Christopher X J. Jensen
Associate Professor, Pratt Institute

Is technological evolution “de-agglomerating” cultural innovation?

Posted 07 Oct 2015 / 0

NPR Morning EditionAre Big Cities Still A Primary Engine For Scientific Innovation?

The geography that is explored in this short piece is interesting to me: proximity used to be a pre-requisite for exchanging ideas, which led to creative centers for particular industries. Now that access to information is largely decoupled from geographical location, the need for creative centers might be decreasing. This is all part of a greater democratization of culture propagation and creation that has been taking place over the past few decades.

It is not just access to information that has made geographical location less tied to cultural contribution: one could similarly argue that access to tools has been largely decoupled from geography. If you wanted to learn how to edit films forty years ago, you likely had to go to one of a few areas where the facilities for doing these edits were readily available (not to mention needing the rather obscure expertise to edit films with razor blades and tape!). Now most computers and even some phones come equipped with easy-to-use software that makes creating a video possible for many more people in many more places. Technological cultural evolution is changing the geographical properties of cultural creation.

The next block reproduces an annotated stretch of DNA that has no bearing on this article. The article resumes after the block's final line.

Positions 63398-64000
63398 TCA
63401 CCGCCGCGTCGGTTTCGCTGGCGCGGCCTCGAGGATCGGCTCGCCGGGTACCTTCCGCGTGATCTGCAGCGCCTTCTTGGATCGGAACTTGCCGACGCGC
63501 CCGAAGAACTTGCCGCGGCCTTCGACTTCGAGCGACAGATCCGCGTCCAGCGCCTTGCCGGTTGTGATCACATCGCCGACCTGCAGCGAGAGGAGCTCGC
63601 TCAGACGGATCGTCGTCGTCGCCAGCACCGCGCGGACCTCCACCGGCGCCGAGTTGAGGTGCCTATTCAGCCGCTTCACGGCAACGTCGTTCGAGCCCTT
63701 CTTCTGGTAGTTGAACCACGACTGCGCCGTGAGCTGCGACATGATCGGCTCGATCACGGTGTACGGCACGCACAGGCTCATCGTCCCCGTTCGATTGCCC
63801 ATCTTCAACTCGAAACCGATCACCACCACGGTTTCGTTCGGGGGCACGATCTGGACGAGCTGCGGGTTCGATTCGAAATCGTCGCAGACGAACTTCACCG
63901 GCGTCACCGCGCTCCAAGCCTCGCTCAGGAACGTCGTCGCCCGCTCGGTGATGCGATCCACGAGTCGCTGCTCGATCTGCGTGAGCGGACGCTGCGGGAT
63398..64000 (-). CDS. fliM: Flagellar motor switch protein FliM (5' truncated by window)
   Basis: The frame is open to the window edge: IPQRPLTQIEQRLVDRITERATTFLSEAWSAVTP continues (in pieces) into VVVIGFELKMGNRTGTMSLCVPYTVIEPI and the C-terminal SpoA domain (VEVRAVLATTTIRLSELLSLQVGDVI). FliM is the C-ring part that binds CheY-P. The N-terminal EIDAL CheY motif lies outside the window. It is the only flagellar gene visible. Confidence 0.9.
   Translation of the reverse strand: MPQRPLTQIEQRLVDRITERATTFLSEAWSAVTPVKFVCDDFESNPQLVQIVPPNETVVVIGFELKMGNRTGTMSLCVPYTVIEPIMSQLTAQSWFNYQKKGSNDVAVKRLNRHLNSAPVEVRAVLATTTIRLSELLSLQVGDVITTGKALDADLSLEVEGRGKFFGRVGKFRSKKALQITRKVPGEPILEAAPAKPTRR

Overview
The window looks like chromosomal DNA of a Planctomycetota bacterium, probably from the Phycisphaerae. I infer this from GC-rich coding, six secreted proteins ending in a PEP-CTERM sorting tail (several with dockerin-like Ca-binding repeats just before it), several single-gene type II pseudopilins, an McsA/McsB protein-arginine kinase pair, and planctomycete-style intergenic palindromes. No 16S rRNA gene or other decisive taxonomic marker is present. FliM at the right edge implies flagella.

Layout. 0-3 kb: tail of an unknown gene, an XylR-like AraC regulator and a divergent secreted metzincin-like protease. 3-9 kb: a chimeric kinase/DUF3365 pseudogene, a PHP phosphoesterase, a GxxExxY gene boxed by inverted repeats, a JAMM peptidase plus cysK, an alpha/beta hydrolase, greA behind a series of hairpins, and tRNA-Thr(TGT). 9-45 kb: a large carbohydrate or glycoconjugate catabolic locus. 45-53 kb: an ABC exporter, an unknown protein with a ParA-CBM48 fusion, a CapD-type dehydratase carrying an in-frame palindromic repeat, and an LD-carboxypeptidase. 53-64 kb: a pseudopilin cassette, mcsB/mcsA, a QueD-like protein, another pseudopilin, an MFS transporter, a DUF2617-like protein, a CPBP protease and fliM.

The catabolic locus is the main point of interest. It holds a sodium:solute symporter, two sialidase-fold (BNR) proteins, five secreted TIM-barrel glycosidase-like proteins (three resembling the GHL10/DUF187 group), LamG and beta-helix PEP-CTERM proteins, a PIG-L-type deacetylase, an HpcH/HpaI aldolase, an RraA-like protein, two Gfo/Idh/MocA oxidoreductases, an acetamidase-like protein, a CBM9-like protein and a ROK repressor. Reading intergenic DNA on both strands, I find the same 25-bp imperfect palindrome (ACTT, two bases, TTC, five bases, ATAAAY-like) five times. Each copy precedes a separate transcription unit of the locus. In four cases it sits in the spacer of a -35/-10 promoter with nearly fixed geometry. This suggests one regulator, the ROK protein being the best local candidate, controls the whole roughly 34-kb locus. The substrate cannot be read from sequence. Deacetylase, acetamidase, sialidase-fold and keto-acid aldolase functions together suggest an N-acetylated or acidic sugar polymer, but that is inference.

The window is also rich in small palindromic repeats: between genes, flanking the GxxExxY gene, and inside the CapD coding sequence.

A Minor Post, Breeders, Propagators, & Creators, Cultural Evolution, Economics, Radio & Podcasts, Sociology

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